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Loblolly Pine Pinus taeda

Phonetic Spelling
PY-nus TAY-duh
Description

Loblolly Pine is an evergreen gymnosperm tree tree that may grow 60 to 90 feet tall. It is loosely pyramidal in youth, dropping lower branches with oval crown at maturity. The tree has 5- to 8-inch slender needles in clusters of 3, rarely 2 or 4. As the tree ages, the bark thickens forming irregular, flaky plates that reveal a dark chocolate color when removed. In spring, red to yellow, male flowers and yellow to purple, female flowers mature in clusters.

It is particularly noted for its straight trunk, often growing 2 to 3 ft. thick.  It loses its lower branches as it matures, gradually developing a dense oval-rounded crown.  It sometimes grows in pure stands and commonly spreads into old fields by self-seeding.  Its scaly gray-brown bark develops furrows with age.  The most rapid growth rate of all pines. It prefers wet but well-drained soil, acidic soil.

The Loblolly Pine will grow in medium to wet soils in full sun. Prefers moist, acidic soils with poor drainage and full sun.  Performs best in climates with hot and humid summers and mild winters. This tree is tolerant of alkaline soils and has no serious pest or disease problems as a landscape plant.

This is an important timber tree whose wood is used for pulp, plywood, and general construction.  Its wood value and rapid growth lend its use towards forest management.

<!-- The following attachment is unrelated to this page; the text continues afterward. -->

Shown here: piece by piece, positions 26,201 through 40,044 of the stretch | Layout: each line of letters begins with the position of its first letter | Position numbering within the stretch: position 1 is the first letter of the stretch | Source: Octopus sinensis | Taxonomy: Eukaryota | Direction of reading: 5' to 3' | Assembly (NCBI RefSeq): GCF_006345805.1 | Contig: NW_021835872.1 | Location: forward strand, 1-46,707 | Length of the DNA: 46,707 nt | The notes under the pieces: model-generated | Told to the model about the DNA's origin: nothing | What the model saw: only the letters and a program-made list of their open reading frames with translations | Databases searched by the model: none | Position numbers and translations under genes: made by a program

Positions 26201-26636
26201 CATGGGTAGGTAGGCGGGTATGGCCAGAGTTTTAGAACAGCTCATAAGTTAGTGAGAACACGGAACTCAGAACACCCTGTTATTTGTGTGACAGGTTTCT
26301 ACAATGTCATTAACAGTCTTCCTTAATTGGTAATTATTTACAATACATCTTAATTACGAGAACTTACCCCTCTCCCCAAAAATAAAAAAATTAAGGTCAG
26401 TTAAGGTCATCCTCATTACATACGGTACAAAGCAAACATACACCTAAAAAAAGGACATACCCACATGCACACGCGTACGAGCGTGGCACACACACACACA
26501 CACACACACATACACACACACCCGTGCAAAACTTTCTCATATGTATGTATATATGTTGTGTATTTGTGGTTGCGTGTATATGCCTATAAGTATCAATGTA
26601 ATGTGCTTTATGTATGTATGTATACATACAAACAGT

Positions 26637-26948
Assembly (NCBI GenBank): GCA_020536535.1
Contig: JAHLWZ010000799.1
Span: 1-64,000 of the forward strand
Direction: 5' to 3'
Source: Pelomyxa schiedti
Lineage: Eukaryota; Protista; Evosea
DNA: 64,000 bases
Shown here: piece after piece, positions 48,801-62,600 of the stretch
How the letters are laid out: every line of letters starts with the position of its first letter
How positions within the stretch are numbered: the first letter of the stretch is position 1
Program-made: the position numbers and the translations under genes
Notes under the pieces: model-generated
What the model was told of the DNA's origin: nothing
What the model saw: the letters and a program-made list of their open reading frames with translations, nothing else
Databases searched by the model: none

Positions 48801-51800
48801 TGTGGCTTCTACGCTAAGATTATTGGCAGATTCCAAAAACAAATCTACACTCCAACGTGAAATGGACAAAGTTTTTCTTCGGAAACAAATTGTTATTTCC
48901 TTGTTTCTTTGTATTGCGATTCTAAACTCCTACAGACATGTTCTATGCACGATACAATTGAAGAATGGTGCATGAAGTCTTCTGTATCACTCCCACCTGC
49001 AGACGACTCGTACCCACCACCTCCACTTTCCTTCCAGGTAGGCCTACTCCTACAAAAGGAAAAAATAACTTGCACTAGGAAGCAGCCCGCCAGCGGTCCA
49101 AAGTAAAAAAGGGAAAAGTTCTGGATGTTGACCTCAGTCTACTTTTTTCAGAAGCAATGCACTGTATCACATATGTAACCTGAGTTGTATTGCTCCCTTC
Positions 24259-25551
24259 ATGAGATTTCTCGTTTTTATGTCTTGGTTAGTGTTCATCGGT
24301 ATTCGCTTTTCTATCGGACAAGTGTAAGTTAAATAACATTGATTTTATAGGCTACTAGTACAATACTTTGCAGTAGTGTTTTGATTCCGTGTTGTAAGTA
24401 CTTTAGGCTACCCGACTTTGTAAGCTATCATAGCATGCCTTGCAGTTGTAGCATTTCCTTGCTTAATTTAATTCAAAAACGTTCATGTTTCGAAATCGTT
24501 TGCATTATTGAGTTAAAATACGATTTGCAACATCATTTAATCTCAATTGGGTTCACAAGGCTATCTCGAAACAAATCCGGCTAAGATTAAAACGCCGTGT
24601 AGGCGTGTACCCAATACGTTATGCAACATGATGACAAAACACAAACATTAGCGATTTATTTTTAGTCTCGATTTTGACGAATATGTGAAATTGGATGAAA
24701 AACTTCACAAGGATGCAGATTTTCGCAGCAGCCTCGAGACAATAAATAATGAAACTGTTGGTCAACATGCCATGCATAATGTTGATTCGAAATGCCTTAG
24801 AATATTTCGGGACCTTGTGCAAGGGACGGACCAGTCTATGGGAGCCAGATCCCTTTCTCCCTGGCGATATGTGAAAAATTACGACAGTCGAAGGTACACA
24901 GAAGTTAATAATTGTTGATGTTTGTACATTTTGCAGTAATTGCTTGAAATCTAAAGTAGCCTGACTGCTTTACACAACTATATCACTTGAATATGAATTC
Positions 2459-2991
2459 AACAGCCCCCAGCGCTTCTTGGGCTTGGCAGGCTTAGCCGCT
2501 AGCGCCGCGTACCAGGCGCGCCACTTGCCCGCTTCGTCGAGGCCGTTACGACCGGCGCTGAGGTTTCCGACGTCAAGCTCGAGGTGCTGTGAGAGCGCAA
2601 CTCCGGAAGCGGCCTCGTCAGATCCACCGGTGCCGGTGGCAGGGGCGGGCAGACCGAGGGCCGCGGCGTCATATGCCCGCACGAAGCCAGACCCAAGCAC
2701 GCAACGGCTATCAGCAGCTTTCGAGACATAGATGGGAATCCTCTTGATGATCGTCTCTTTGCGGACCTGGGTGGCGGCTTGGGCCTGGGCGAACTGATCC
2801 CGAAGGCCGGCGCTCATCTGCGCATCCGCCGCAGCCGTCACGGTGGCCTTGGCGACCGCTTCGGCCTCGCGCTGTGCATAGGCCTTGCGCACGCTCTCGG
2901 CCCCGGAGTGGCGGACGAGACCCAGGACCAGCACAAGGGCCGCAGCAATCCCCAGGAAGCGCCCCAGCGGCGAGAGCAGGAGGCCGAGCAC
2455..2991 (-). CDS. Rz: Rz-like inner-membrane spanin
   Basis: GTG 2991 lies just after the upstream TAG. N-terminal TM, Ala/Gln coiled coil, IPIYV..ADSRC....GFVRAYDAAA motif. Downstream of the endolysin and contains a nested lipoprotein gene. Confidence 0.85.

Books commonly cite needles occasionally in twos, although this has never been seen at NC State. This plant is confused with slash pine with needles in threes and twos, and literature data could possible come from a misidentification in the past. Loblolly has twigs with tufts of needles at the apex. If one holds a Loblolly cone in their hand, grasps tightly and squeezes, the recurved spine of Loblolly drives into the skin. This is a common tree in plantations grown for paper pulp. It is often seen in subdivisions with homes built around these pines. This tree is good for fast screening when it is young and is easily transplanted from containers. 

Fire Risk: This plant has a high flammability rating and should not be planted within the defensible space of your home. Select plants with a low flammability rating for the sites nearest your home. 

Insects, Diseases, or Other Plant Problems:  Southern pine beetle and pine engraver beetle. Fusiform rust and rots may occur. 

Quick ID Hints:

  • Pine tree with tall, straight trunk
  • Needles are medium length and in threes
  • Twig apices are powder-puffed with fascicles, bare below
  • Cones are persisting, sharp-pointed, recurved umbel
Cultivars / Varieties:
Tags:
#evergreen#wildlife plant#poor drainage#native tree#conifer#cover plant#tsc#host plant#playground#seeds#host#squirrels#wet sites#winter cover#small mammals#food source#cpp#fire#high flammability#NC native#deer resistant#children's garden#lumber#self-seeding#edible seeds#screening#pollinator plant#Braham Arboretum#fantz#cover#food source fall#wet soils tolerant#bird friendly#butterfly friendly
 
Cultivars / Varieties:
Tags:
#evergreen#wildlife plant#poor drainage#native tree#conifer#cover plant#tsc#host plant#playground#seeds#host#squirrels#wet sites#winter cover#small mammals#food source#cpp#fire#high flammability#NC native#deer resistant#children's garden#lumber#self-seeding#edible seeds#screening#pollinator plant#Braham Arboretum#fantz#cover#food source fall#wet soils tolerant#bird friendly#butterfly friendly
  • Attributes:
    Genus:
    Pinus
    Species:
    taeda
    Family:
    Pinaceae
    Uses (Ethnobotany):
    Timber tree
    Life Cycle: